by Natalie Spillman
Malaria remains a serious global health threat, with up to half of the world’s population living in malaria endemic regions. Although significant advances in malaria control have been made in the past few decades, resistance to our current antimalarial drug repertoire threatens control efforts. Therefore, it is important to identify and characterise new antimalarials.
Whilst screening chemical libraries for compounds that could kill the parasite, multiple screens identified a gene called pfatp4 as being a potential new drug target. However PfATP4 function was a mystery and the mechanism by which the compounds killed the parasites was unclear. In 2013 Prof. Kiaran Kirk’s lab showed that the PfATP4 protein is involved in parasite sodium (Na+) regulation. This research showed that the parasite uses a specialised pump to efflux Na+ out of the cell, thus maintaining low Na+ inside the cell. Upon treatment with the new antimalarials the parasites rapidly fill with Na+, leading to parasite death. Current research involves finding out why the extra Na+ is so lethal. Additionally, researchers are trying to characterise PfATP4 function in greater detail so more potent inhibitors with better pharmacokinetic properties can be discovered.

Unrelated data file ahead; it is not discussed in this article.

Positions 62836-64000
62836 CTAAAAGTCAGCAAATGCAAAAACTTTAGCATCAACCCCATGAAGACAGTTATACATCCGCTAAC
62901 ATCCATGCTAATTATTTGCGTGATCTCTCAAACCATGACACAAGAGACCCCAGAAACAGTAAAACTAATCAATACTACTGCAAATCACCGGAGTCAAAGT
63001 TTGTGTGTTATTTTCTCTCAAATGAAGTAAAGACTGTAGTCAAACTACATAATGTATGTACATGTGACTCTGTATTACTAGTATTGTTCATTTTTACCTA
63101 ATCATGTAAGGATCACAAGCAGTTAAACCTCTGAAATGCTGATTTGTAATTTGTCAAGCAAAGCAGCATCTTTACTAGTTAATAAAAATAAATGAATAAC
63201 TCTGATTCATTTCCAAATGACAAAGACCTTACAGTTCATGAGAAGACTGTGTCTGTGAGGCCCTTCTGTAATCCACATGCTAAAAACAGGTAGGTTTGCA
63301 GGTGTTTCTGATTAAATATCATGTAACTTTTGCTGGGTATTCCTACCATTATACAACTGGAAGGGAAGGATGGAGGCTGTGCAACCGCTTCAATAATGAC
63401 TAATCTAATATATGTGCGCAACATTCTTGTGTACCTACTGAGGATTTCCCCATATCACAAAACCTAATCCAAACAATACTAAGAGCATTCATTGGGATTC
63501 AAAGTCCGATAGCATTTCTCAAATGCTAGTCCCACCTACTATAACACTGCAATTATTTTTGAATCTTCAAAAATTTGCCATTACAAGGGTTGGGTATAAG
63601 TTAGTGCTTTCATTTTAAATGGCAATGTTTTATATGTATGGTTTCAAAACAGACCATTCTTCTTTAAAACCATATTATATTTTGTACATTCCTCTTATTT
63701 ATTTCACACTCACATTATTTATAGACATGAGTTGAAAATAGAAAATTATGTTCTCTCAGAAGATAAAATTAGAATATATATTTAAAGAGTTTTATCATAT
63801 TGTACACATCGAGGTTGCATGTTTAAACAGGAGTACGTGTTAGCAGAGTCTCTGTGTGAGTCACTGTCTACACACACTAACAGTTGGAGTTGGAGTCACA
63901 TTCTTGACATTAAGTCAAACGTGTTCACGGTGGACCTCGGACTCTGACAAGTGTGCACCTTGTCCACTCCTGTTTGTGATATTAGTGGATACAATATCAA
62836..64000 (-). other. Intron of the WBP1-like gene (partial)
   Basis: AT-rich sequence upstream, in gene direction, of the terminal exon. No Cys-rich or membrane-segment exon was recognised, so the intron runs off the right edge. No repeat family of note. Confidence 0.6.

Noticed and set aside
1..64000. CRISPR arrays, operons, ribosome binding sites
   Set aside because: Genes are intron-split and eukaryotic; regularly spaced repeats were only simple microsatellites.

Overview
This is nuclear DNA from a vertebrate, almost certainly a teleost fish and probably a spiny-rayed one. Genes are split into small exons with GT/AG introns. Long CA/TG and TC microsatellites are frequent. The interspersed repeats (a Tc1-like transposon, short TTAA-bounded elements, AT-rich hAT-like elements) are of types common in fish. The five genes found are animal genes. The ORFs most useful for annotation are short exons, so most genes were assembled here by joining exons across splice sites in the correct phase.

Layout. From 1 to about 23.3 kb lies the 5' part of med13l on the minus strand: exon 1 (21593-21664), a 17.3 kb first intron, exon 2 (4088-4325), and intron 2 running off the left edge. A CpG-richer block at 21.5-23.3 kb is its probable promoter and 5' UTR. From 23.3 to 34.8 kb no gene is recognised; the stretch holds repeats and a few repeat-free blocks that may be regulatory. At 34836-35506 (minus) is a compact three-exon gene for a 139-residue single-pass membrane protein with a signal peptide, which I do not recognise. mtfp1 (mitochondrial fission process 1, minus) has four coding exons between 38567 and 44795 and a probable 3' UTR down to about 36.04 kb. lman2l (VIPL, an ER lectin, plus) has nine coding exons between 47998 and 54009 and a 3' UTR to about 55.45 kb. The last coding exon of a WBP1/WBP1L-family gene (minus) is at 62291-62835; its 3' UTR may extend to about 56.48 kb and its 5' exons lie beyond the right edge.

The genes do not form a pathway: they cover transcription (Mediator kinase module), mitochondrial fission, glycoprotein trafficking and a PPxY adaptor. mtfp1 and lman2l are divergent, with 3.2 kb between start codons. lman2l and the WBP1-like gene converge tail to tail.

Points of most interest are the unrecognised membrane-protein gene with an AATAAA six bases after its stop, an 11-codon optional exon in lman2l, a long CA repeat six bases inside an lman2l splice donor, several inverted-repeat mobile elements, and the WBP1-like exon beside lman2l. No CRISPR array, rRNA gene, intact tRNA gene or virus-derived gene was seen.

Three antimalarials in the current Medicines for Malaria Venture drug discovery pipeline are PfATP4 inhibitors. With results of early clinical trials giving promising results, ANU researchers are hopeful that PfATP4 inhibitors will become a novel weapon to treat the worldwide malaria scourge.
In 2017, we celebrate 50 years of Biology at ANU. This article is one of a set featuring the achievements and memorable occasions of ANU biologists those first 50 years.
Read more at Biology at ANU – the first 50 years.